- Genesis confirmed it will build the GV80 Coupe for real.
- Shown here as a concept car, this variant has a sloping roofline and a sportier interior compared with the SUV model.
- We expect it to arrive in the U.S. for the 2025 model year.
It’s not exactly a surprise given the concept car’s production-ready appearance, but we now have official confirmation that the Genesis GV80 Coupe will go into production soon. The news was confirmed to C/D by a Genesis spokesperson at the 2023 New York auto show. This new model will compete with vehicles such as the BMW X6 and Mercedes GLE Coupe and will be positioned as a sportier alternative to the existing GV80 mid-size luxury SUV.
While poking around the concept, we also noticed that it features an evolution of the Genesis brand’s winged logo. The new emblem is darker and more two-dimensional than the chrome badge seen on current Genesis models. Although the company won’t say whether or not this logo will propagate across future models, we wouldn’t be surprised to see this new design on the production GV80 Coupe.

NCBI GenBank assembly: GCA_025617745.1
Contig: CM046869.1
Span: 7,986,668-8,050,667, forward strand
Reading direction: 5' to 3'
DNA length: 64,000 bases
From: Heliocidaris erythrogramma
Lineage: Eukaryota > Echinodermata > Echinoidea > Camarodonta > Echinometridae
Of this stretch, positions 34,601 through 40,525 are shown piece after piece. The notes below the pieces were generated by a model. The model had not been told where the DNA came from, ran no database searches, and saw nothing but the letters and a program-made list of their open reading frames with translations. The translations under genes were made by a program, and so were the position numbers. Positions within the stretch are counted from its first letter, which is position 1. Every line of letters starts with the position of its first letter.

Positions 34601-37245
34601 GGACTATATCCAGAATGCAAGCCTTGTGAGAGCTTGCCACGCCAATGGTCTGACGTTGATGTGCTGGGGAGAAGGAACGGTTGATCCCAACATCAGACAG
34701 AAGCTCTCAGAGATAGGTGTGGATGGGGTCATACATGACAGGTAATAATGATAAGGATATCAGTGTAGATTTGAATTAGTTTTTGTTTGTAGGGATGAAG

Genesis didn’t divulge mechanical details about the GV80 Coupe, but a twin-turbocharged 3.5-liter V-6 engine is the most likely powertrain option (we don’t expect the standard model’s base 2.5-liter turbo-four to be offered in the Coupe). The concept also features a four-seat interior that may make it to production, although we’d expect the racing-style bucket seats to be toned down for the real thing. The eye-catching orange exterior color, called Magma, may also remain a concept-car exclusive.
Expect the GV80 Coupe to cost several thousand dollars more than the SUV, which starts at $64,075 for the 3.5T model. Genesis won’t share timing details at this point, but we expect it to arrive in the U.S. for the 2025 model year.
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Despite being raised on a steady diet of base-model Hondas and Toyotas—or perhaps because of it—Joey Capparella nonetheless cultivated an obsession for the automotive industry throughout his childhood in Nashville, Tennessee. He found a way to write about cars for the school newspaper during his college years at Rice University, which eventually led him to move to Ann Arbor, Michigan, for his first professional auto-writing gig at Automobile Magazine. He has been part of the Car and Driver team since 2016 and now lives in New York City.